linux versions:

and minix versions: were analyzed and compared against each other for code-level similarities.

The software similarity tester SIM version 2.12 was used for source code comparison.

Since minix is distributed as a full OS, whereas linux is only a kernel, comparisons were restricted to the kernel portion of minix; however, source code line counts are provided for both the minix kernel and the entire minix distribution.

OS lines of c lines of c
and assembly
lines of c and assembly,
counting blank lines
linux-0.01 7574 8933 9877
linux-0.11 10232 11453 12666
linux-0.12 14059 15420 16914
linux-0.96c 29418 29719 32943
minix-1.1 (kernel) 11386 12780 14886
minix-1.1 (whole) 26960 29171 33670
minix-1.2 (kernel) 10800 36007 37894
minix-1.2 (whole) 19052 59431 62520

line count of (and links to) raw comparison data:
VS minix-1.1 minix-1.2
linux-0.01 1503 1496
linux-0.11 1673 1666
linux-0.12 1888 1881
linux-0.96c 6318 6310
VS linux-0.01 linux-0.11 linux-0.12 linux-0.96c
minix-1.1 1804 1804 1870 2500
minix-1.2 2014 2014 2073 2810

comparison analysis:
The raw comparison files are very large, but mostly full of false positives. This is due to the way SIM handles lists of constants and SIM's inability to distinguish between function calls and certain elements of syntax.
Only 4 actual similarities were found. They are excerpted in whole, with reference to the respective source files, and discussed. Since the similar code sections are fairly invariant over all versions of minix and linux compared, excerpts will be taken from linux-0.96c and minix-1.2.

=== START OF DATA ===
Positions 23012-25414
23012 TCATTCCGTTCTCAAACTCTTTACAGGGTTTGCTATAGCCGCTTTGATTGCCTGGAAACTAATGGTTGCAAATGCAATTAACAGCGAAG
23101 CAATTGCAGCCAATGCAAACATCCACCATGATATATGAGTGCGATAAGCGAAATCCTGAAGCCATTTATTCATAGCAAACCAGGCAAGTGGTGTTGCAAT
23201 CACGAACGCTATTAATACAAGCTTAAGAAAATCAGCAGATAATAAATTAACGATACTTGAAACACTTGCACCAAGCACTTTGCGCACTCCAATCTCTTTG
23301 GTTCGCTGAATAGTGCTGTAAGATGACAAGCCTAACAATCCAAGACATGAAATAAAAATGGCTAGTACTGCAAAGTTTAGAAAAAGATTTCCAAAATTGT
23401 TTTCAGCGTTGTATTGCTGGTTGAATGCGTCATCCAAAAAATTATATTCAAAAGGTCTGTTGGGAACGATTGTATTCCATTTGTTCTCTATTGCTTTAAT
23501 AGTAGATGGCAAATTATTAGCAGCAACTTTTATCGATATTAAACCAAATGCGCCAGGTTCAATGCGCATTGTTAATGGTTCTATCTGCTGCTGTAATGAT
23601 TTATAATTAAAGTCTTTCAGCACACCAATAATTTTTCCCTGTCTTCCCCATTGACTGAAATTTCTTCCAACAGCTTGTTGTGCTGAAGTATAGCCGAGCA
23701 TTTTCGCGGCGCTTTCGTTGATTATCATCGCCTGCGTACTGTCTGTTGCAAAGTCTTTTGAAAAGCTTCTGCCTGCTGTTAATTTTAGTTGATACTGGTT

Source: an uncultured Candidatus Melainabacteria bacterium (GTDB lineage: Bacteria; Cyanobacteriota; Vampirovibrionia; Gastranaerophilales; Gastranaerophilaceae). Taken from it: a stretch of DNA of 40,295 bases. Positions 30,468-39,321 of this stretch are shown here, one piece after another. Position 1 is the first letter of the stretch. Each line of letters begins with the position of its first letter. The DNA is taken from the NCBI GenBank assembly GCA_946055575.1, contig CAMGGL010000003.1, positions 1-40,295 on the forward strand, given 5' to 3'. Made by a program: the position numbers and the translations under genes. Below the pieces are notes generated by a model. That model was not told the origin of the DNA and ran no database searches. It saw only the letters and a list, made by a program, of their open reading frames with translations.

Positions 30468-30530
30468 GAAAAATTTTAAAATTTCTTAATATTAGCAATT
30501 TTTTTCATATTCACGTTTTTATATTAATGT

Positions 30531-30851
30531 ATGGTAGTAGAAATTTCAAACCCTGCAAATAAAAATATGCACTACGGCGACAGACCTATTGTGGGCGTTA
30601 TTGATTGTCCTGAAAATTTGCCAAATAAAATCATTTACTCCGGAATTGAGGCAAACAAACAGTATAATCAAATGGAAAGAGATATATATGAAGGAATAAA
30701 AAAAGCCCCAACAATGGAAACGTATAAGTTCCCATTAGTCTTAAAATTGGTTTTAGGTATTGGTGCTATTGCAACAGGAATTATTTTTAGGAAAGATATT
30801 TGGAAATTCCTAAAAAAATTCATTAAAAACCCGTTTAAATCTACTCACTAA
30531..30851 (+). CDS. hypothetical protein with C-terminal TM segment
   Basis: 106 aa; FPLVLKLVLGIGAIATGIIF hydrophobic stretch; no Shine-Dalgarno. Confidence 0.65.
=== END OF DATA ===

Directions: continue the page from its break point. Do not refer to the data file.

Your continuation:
1. in linux, include/linux/ctype.h:
    #define _U      0x01    /* upper */
    #define _L      0x02    /* lower */
    #define _D      0x04    /* digit */
    #define _C      0x08    /* cntrl */
    #define _P      0x10    /* punct */
    #define _S      0x20    /* white space (space/lf/tab) */
    #define _X      0x40    /* hex digit */
    #define _SP     0x80    /* hard space (0x20) */
    #define isalnum(c) ((_ctype+1)[c]&(_U|_L|_D))
    #define isalpha(c) ((_ctype+1)[c]&(_U|_L))
    #define iscntrl(c) ((_ctype+1)[c]&(_C))
    #define isdigit(c) ((_ctype+1)[c]&(_D))
    #define isgraph(c) ((_ctype+1)[c]&(_P|_U|_L|_D))
    #define islower(c) ((_ctype+1)[c]&(_L))
    #define isprint(c) ((_ctype+1)[c]&(_P|_U|_L|_D|_SP))
    #define ispunct(c) ((_ctype+1)[c]&(_P))
    #define isspace(c) ((_ctype+1)[c]&(_S))
    #define isupper(c) ((_ctype+1)[c]&(_U))
    #define isxdigit(c) ((_ctype+1)[c]&(_D|_X))

    in minix, include/ctype.h:
    #define _U      0001
    #define _L      0002
    #define _N      0004
    #define _S      0010
    #define _P      0020
    #define _C      0040
    #define _X      0100
    #define isalpha(c)      ((_ctype_+1)[c]&(_U|_L))
    #define isupper(c)      ((_ctype_+1)[c]&_U)
    #define islower(c)      ((_ctype_+1)[c]&_L)
    #define isdigit(c)      ((_ctype_+1)[c]&_N)
    #define isxdigit(c)     ((_ctype_+1)[c]&(_N|_X))
    #define isspace(c)      ((_ctype_+1)[c]&_S)
    #define ispunct(c)      ((_ctype_+1)[c]&_P)
    #define isalnum(c)      ((_ctype_+1)[c]&(_U|_L|_N))
    #define isprint(c)      ((_ctype_+1)[c]&(_P|_U|_L|_N))
    #define iscntrl(c)      ((_ctype_+1)[c]&_C)
    #define isascii(c)      ((unsigned)(c)<=0177)